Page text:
Steamboat residents could see less city snowplowing this season due to staffing issues
In a normal year, the Steamboat Springs Public Works Department employs 18 snowplowers to clear city roads in the winter months, during which the area receives about 154 inches of snow, about five times the national average.
Heading into the 2021-22 snow season, however, the city currently only has 11 full-time and five part-time snowplowers, according to Steamboat Streets Supervisor Tom Martindale.
While he is concerned about not having enough plowers as the first snow storm of the year hit the Yampa Valley floor Tuesday, Martindale said the real concern will come if the department is not fully staffed by Thanksgiving.
“A lot of times, we don’t usually get a big snow storm (until) closer to Thanksgiving, so we can get by with more of a skeleton crew” until then, Martindale said.
If the department doesn’t have its full capacity by the third Thursday in November, Martindale and Street Superintendent David Van Winkle said residents who live on side streets and cul-de-sacs will likely be the first to notice less plowing.
“What we pride ourselves on is trying to get there before you need to get up and get to work, but if we don’t have staff, you’ll likely be seeing some snow on the road,” Van Winkle told Steamboat Springs City Council members last week.
The two men said Steamboat Springs Transit, emergency vehicle routes and main roads will always be prioritized, but residents living on smaller streets and cul-de-sacs will likely see more delays in snow removal.
Roads in Steamboat Springs that receive priority when it comes to snowplowing include:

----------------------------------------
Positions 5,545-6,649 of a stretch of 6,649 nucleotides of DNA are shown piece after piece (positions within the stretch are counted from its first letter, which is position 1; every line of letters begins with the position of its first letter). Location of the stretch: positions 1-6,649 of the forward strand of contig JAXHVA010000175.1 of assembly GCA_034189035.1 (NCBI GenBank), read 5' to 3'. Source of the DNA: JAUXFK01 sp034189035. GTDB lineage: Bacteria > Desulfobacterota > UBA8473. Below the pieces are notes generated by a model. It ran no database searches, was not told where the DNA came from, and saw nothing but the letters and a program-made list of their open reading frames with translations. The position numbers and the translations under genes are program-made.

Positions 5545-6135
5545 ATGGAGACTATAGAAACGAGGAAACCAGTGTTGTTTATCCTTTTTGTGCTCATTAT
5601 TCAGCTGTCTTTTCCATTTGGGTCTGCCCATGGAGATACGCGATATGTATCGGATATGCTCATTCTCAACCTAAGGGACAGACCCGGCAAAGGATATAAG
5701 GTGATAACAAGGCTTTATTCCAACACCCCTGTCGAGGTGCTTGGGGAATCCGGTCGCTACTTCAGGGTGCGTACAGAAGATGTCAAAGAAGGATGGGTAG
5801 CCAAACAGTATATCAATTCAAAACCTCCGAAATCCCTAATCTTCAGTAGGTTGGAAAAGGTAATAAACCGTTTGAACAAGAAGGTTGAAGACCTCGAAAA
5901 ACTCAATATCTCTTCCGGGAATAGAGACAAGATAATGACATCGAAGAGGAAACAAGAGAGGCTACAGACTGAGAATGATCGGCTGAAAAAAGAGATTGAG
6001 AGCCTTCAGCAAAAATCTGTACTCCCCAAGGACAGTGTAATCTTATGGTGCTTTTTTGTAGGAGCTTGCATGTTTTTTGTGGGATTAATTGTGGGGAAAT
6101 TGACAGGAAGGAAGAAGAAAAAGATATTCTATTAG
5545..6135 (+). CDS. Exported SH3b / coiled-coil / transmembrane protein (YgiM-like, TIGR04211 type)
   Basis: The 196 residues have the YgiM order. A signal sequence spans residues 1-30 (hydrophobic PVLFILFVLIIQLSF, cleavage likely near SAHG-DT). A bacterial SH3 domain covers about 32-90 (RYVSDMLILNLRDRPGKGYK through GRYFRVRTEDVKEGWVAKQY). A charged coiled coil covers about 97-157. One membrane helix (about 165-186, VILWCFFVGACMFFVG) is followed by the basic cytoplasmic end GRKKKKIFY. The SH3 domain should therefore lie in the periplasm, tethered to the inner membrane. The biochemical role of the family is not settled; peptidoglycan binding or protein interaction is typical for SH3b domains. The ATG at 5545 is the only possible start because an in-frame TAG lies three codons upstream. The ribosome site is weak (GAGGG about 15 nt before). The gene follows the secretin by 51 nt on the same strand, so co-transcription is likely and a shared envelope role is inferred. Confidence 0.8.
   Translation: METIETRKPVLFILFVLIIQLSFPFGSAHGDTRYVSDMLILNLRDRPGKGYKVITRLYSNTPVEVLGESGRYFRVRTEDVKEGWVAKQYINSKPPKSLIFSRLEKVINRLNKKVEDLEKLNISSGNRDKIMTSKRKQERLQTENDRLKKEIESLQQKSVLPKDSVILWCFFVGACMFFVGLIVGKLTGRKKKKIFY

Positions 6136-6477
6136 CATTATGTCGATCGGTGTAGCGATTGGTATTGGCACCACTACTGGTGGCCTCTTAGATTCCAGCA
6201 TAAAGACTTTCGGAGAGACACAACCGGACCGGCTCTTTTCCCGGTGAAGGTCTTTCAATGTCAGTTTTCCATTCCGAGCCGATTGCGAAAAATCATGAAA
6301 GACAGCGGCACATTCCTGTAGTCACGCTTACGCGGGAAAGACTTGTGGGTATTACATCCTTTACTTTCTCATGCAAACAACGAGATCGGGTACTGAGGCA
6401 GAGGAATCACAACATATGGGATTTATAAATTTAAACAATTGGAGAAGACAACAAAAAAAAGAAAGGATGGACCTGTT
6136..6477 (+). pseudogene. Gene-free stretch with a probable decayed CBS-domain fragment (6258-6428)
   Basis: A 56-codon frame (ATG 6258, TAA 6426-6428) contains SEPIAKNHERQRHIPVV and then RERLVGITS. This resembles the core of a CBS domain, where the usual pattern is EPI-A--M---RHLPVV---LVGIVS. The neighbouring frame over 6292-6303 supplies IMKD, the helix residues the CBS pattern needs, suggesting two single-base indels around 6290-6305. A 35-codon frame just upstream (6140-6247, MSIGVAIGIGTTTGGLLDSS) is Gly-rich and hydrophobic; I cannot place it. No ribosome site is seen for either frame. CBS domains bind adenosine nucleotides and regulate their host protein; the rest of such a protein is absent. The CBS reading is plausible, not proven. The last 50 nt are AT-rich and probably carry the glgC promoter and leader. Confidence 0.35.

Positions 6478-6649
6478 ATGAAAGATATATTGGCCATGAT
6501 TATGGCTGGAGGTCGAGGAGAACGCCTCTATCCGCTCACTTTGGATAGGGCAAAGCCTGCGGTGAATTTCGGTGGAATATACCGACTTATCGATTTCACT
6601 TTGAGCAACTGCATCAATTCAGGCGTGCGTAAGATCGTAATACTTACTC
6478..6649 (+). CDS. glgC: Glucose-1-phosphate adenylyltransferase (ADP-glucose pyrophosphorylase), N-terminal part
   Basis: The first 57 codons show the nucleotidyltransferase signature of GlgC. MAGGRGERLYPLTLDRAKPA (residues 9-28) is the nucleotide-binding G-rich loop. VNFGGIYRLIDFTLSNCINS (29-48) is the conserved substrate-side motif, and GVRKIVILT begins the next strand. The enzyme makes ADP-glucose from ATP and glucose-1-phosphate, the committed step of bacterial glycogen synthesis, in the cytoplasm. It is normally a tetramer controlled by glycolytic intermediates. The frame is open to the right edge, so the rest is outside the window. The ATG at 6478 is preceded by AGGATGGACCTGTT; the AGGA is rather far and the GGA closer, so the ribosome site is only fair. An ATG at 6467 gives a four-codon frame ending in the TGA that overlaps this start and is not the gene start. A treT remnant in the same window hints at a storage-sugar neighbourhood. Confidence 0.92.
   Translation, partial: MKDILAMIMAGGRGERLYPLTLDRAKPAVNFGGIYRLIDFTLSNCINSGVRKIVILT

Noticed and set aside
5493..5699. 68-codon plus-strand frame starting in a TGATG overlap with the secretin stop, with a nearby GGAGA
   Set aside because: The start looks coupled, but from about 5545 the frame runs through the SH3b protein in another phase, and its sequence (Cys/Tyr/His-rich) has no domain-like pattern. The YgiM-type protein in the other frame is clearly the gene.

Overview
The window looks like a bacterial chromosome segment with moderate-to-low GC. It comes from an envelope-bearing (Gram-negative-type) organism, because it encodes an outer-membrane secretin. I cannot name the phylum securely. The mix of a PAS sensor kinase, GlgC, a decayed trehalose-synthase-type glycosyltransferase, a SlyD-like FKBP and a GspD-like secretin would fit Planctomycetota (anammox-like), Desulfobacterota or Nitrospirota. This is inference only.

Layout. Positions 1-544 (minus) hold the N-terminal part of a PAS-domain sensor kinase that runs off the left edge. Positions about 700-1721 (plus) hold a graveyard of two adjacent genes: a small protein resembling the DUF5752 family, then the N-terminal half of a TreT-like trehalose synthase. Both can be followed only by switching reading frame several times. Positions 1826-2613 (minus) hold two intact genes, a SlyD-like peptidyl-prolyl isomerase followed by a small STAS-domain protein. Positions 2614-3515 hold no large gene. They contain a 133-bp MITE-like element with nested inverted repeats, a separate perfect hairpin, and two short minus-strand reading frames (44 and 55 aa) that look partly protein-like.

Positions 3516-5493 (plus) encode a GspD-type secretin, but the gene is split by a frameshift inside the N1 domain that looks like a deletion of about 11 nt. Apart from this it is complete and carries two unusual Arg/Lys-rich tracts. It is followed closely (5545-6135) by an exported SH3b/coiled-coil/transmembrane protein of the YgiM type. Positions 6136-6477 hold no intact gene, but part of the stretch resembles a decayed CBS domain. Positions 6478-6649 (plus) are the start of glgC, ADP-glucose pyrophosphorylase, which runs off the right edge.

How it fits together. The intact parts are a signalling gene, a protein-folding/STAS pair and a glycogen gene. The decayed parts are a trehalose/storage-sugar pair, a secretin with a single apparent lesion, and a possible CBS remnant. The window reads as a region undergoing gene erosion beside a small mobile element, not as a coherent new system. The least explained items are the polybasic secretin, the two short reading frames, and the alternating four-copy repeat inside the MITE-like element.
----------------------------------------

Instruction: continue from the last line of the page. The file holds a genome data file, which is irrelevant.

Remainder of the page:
• Lincoln Avenue
• Yampa Street
• Steamboat Boulevard
• Mount Werner Road
• Fish Creek Falls Road
While emergency vehicles will still receive priority, Martindale said he is concerned about police cars, fire trucks and ambulances potentially not being able to access a cul-de-sac or smaller street due to unplowed snow.
Entry-level snow plow operators earn a salary of $23 per hour, with a 3% increase each year they return, and a $1,000 bonus at the end of the season.
“I think that we offer competitive wages,” Martindale said.
Though he also believed the wages were competitive, Van Winkle attributed the city’s inability to hire snowplow operators because the private sector offers more pay and better benefits and most operators have to commute from Craig and other parts of Routt County.
Van Winkle said most operators have to commute because of the lack of available housing options in Steamboat.
“I’m getting good applicants, but once they find that they can’t find a place to live within range, they’re just not showing up for the interview,” he said.
Facing a similar issue, Oak Creek Interim Town Administrator David Torgler said the town’s public works department — which handles snow removal issues — is understaffed by two individuals. As snow removal is a high priority, Torgler said residents could see lagging response times for other services.
Hayden, however, isn’t seeing the same issue.
Hayden Public Works Director Bryan Richards said the town isn’t facing staffing issues like Steamboat and Oak Creek because Hayden’s public employees work in multiple positions rather than specializing in one department.
“That’s one of the things I feel is really unique about Hayden is people wear a lot of hats, which is helpful in situations like that,” Richards said. “Because Hayden is a smaller community, and we don’t necessarily have the budget to have a distinct water, parks and recreation or streets department, we just have to help each other out when necessary.”
To reach Alison Berg, call 970-871-4229 or email aberg@SteamboatPilot.com.
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